June 9, 2024

What Is Lesbian Bed Death? Myths, Facts, and Modern Views

Lesbian bed death (LBD) is the concept that lesbian couples in committed relationships have less sex than other types of couples the longer the relationship lasts. It is also defined as a significant drop-off in sexual activity after two years into the relationship. The term was coined by sociologist Pepper Schwartz, and first appeared publicly in a speech by lesbian activist Jade McGleughlin in 1987.

Historical Context

The idea of LBD originates from 1983 research by Philip Blumstein and Pepper Schwartz published in "American Couples: Money, Work, Sex." This work reported that lesbian couples had the lowest frequency of sexual activity compared to heterosexual married, heterosexual cohabitating, and gay male couples. However, the research has been criticized for potential biases due to the demographic composition of the respondents (mostly white, affluent, liberal, and well-educated) and ambiguous survey questions regarding sexual activity.

"Crazy fun loving lesbian couple" by San Diego Shooter is licensed under CC BY-NC-ND 2.0. To view a copy of this license, visit https://creativecommons.org/licenses/by-nc-nd/2.0/.

Criticism and Alternative Perspectives

Methodology Issues

Critics like Marilyn Frye argued that the original study’s definition of "sexual relations" was overly narrow and possibly biased by traditionally heterosexual views of sex. Later studies contradicted the LBD concept, showing that lesbians might have less frequent but longer and more satisfying sexual encounters. Research also pointed out that women in same-sex relationships report similar levels of sexual satisfaction as their heterosexual counterparts, and the frequency of non-genital activities like intimate kissing and cuddling remains high.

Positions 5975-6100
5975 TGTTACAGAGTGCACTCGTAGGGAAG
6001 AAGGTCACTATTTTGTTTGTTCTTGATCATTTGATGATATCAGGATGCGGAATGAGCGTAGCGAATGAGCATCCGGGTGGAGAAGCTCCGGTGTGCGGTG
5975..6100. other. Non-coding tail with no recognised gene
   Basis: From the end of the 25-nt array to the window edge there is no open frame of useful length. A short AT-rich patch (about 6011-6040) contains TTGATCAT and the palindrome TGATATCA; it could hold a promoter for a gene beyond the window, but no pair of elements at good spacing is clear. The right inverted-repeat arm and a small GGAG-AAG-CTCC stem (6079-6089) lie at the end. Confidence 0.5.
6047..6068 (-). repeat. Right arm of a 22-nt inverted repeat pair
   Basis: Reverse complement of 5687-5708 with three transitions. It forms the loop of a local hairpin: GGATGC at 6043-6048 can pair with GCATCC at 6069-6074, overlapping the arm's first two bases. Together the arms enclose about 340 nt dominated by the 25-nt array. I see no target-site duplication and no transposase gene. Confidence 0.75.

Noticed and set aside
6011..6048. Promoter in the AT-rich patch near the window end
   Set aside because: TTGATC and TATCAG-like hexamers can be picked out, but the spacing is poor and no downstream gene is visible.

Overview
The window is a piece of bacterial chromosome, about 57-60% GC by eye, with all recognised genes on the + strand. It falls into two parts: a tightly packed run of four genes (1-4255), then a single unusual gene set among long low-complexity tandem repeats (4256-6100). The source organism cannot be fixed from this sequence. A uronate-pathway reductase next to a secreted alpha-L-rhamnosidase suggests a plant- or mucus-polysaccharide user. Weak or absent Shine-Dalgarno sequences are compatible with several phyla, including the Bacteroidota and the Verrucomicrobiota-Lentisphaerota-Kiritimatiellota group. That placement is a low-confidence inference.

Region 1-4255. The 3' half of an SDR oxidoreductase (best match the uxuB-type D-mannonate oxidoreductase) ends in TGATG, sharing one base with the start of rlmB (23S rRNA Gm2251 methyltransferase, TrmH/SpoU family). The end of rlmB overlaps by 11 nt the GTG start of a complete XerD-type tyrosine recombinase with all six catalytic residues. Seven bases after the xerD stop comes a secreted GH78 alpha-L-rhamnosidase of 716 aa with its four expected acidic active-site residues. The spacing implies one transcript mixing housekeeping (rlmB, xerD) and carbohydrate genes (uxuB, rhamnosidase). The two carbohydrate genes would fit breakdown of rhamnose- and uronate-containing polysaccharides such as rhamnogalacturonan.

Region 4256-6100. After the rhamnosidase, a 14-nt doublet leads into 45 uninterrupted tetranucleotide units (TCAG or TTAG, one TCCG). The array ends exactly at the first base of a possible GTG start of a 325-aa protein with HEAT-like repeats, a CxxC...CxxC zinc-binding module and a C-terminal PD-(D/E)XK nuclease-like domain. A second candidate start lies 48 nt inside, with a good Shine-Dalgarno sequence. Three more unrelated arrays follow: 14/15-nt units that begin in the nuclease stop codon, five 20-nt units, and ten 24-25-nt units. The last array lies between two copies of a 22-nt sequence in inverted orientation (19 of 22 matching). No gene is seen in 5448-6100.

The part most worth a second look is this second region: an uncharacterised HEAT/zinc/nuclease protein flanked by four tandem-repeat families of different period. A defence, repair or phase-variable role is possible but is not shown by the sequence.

Sociocultural Impact

1980s Discussions

Following Blumstein and Schwartz's survey, several books and articles were written on lesbian sexuality, addressing issues like inhibited sexual desire and low sexual self-esteem. The concept of LBD has taken on a life of its own in lesbian and general culture, often manifesting as jokes or dismay among lesbians themselves. Many contemporary writers and scholars label LBD as a myth, arguing that the phenomenon may be rooted in lesbophobia and outdated definitions of sexual activity.

Contemporary Perspectives

Scientific Consensus on Sexual Desire

Studies suggest that women, in general, might show less interest in sex compared to men, but this does not equate to a lack of sexual satisfaction. Emphasizing the importance of non-genital activities (kissing, cuddling, touching) in women’s erotic lives, emerging research shows similar or even higher satisfaction among lesbian couples once these aspects are considered.

"Lesbian couple" by San Diego Shooter is licensed under CC BY-NC-ND 2.0. To view a copy of this license, visit https://creativecommons.org/licenses/by-nc-nd/2.0/.

Notable Criticisms

Lesbophobia and Terminology

Some argue that the persistence of the LBD concept is likely due to prejudiced views against lesbian relationships. There is a call for more nuanced research that considers the unique biology, life experiences, and broader definitions of sexual activity for women.


Address and debunk the myth of LBD by focusing on comprehensive and inclusive research. Highlight the significance of non-genital intimate acts which are often central to women’s sexual satisfaction. Encourage broader and more inclusive notions of what constitutes sexual activity in research on lesbian relationships.

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